verbiage

noun

ver·​biage ˈvər-bē-ij How to pronounce verbiage (audio)
also
-bij How to pronounce verbiage (audio)
1
: a profusion of words usually of little or obscure content
such a tangled maze of evasive verbiage as a typical party platformMarcia Davenport
2
: manner of expressing oneself in words : diction
sportswriters guarded their verbiage so jealouslyR. A. Sokolov

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Verbiage descends from French verbier, meaning "to trill" or "to warble." The usual sense of the word implies an overabundance of possibly unnecessary words, much like the word wordiness. In other words, a writer with a fondness for verbiage might be accused of "wordiness." Some people think the phrase "excess verbiage" is redundant, but that's not necessarily true. Verbiage has a second sense meaning, simply, "wording," with no suggestion of excess. This second definition has sometimes been treated as an error by people who insist that verbiage must always imply excessiveness, but that sense is well-established and can be considered standard.

Examples of verbiage in a Sentence

NOT the least of the many trials inflicted upon the Boston Red Sox has been a torrent of verbiage. Surely no team in recent memory has been so scrutinized, complained about and then elegized. Charles McGrath, New York Times Book Review, 13 Aug. 2006
Fashionable courtiers in the Renaissance adopted the doublet.  … The cotton padding of this jacket, called bombast (the source of the term for inflated verbiage), was gradually increased to give courtiers the pumped-up look. John Tierney, New York Times, 21 Jan. 1999
To find the height of arcane verbiage look no farther than Rule 10 of the rules governing Major League Baseball, in what is known as the Blue Book. The corresponding entry explains the waivers system—the procedures that pertain to certain player transactions—in a way that makes the Magna Carta look like part of the Jackie Collins oeuvre. Tom Verducci, Sports Illustrated, 25 Aug. 1997
Sure, some contract verbiage is so objectionable, it can be considered against public policy; in fact, the most arduous hold-harmless clauses would probably be thrown out of court. Leon H. Ciesla, Plane & Pilot, March 1995
Is word processing truly the wonder it seems or will it turn out to be but a mere exercise in verbose verbiage? Erik Sandberg-Diment, New York Times, 26 June 1984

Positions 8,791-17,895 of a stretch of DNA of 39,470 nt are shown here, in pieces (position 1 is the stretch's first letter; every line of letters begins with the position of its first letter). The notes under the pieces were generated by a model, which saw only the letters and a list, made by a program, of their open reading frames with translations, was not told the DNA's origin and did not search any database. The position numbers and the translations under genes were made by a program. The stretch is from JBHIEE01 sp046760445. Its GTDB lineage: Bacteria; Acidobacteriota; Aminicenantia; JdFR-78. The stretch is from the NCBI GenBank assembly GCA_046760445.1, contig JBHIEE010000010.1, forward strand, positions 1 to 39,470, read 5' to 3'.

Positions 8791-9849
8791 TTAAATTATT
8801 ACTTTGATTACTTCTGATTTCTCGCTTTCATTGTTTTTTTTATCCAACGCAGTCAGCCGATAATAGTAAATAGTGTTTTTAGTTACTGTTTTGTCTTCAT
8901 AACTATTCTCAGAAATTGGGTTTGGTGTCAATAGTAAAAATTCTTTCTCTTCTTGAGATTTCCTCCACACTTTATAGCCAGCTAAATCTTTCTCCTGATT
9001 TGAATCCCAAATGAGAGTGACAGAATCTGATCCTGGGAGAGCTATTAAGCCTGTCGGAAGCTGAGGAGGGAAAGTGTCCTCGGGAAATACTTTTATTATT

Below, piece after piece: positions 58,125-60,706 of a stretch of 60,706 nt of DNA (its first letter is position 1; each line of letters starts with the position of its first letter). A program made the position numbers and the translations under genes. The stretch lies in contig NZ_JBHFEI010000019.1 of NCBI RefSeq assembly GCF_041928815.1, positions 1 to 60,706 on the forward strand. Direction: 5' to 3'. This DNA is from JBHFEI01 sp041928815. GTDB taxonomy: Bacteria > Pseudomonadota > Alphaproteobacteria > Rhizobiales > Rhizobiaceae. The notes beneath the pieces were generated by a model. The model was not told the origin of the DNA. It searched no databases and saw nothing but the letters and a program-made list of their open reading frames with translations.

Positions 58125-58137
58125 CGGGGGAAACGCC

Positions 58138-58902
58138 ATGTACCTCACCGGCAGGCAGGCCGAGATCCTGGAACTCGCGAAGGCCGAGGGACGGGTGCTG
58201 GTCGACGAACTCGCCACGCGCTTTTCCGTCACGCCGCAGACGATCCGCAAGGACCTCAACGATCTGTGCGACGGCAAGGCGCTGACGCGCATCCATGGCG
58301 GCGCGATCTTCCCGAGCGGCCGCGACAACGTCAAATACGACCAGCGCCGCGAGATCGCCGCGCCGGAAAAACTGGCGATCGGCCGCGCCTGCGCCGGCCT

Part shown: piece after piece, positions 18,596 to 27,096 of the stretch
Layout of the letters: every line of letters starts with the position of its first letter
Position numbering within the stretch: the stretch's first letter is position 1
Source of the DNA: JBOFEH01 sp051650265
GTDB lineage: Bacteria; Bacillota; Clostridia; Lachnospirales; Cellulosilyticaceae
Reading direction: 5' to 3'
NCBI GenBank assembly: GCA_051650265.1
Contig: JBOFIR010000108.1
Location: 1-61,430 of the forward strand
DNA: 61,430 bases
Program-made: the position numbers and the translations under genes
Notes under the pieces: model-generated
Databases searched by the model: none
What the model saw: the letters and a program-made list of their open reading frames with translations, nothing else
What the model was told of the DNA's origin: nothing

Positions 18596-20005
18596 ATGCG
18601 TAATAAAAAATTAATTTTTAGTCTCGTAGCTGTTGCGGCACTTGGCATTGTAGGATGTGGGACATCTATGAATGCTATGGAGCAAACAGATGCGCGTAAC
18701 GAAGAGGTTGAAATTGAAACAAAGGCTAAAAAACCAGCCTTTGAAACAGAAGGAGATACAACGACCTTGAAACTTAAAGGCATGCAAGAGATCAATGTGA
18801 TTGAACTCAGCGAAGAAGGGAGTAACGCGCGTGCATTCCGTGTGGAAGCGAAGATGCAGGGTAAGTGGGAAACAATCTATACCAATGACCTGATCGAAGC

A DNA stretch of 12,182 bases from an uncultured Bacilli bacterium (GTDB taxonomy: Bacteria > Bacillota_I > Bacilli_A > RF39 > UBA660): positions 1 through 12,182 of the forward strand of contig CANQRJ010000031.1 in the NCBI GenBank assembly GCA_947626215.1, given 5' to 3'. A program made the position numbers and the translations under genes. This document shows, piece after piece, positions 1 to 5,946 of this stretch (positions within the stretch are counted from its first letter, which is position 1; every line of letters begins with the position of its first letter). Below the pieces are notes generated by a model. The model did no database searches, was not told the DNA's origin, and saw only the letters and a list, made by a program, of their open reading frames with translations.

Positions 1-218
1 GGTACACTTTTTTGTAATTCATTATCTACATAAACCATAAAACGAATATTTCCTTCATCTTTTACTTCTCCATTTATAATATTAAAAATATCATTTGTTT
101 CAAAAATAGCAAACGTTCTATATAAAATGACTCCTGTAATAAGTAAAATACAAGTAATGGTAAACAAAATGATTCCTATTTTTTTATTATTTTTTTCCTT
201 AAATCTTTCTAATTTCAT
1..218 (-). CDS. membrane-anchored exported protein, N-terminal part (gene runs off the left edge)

The editor removed some of the excess verbiage from the article. teachers loathe the verbiage that students resort to in order to pad a paper
Recent Examples on the Web Given the above verbiage, along with far more besides but entirely of a piece, there will also be no way to spin it otherwise. The Editorial Board, Chicago Tribune, 8 July 2024 Setting aside the self-serving verbiage, there are two salient features of the $297.9 billion budget that Californians should keep in mind — the first being that the budget crisis was self-inflicted. Dan Walters, The Mercury News, 27 June 2024 During an interview last year, Trump denied knowing his sentiments echoed verbiage used by German dictator Adolf Hitler leading up to the Holocaust. Brian Niemietz, New York Daily News, 24 June 2024 And just as Rolex has its own verbiage and signifiers known only to devotees, so too does Augusta National. Farhad Heydari, theweek, 12 June 2024 See all Example Sentences for verbiage 

These examples are programmatically compiled from various online sources to illustrate current usage of the word 'verbiage.' Any opinions expressed in the examples do not represent those of Merriam-Webster or its editors. Send us feedback about these examples.

Word History

Etymology

borrowed from French, from verbier "to trill, warble" (going back to Middle French verboier "to twitter," altered from Middle French dialect (Picard) verbloier, guerbloier, derivative of werbler "to sing expressively, trill") + -age -age — more at warble entry 1

Note: The meaning of French verbiage clearly shows the associative influence of verbe "word, verb" and its derivatives.

First Known Use

circa 1721, in the meaning defined at sense 1

Time Traveler
The first known use of verbiage was circa 1721

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Dictionary Entries Near verbiage

Cite this Entry

“Verbiage.” Merriam-Webster.com Dictionary, Merriam-Webster, https://www.merriam-webster.com/dictionary/verbiage. Accessed 19 Jul. 2024.

Kids Definition

verbiage

noun
ver·​bi·​age
ˈvər-bē-ij
: many words and especially many hard words used to say very little
Last Updated: - Updated example sentences
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